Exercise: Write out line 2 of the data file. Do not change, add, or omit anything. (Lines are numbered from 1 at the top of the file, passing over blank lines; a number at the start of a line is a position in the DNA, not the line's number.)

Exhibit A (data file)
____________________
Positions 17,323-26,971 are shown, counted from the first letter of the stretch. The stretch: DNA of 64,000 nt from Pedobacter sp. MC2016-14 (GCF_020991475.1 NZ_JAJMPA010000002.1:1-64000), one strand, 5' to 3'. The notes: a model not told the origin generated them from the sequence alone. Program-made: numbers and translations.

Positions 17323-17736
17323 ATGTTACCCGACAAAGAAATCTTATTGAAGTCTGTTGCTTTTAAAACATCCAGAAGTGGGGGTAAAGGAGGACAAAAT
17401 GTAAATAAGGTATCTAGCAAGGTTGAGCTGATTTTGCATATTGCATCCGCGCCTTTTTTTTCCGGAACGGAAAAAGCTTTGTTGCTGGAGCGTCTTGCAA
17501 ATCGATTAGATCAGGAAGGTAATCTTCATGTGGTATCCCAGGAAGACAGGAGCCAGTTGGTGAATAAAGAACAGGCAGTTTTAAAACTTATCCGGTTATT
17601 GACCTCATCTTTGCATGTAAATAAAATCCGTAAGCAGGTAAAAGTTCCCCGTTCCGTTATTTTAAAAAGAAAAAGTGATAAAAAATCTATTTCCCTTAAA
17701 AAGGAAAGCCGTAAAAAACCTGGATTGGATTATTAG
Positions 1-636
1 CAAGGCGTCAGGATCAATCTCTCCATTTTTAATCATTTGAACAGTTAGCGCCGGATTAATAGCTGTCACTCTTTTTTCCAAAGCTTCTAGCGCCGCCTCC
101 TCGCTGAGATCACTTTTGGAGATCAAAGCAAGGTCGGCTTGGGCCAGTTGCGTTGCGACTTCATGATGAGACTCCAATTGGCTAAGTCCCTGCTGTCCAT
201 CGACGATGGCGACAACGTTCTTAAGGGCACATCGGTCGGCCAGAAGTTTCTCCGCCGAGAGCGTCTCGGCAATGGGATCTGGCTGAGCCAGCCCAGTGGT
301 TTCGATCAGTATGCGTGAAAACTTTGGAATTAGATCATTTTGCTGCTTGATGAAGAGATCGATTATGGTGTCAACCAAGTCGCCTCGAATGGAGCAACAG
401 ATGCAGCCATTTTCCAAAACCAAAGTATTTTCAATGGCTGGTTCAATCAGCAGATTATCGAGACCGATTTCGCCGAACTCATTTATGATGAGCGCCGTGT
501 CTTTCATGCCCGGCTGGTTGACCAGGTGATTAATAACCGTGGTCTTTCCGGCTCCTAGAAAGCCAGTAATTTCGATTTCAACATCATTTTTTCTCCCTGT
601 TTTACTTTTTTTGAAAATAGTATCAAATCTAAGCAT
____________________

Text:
Positions 17323-17736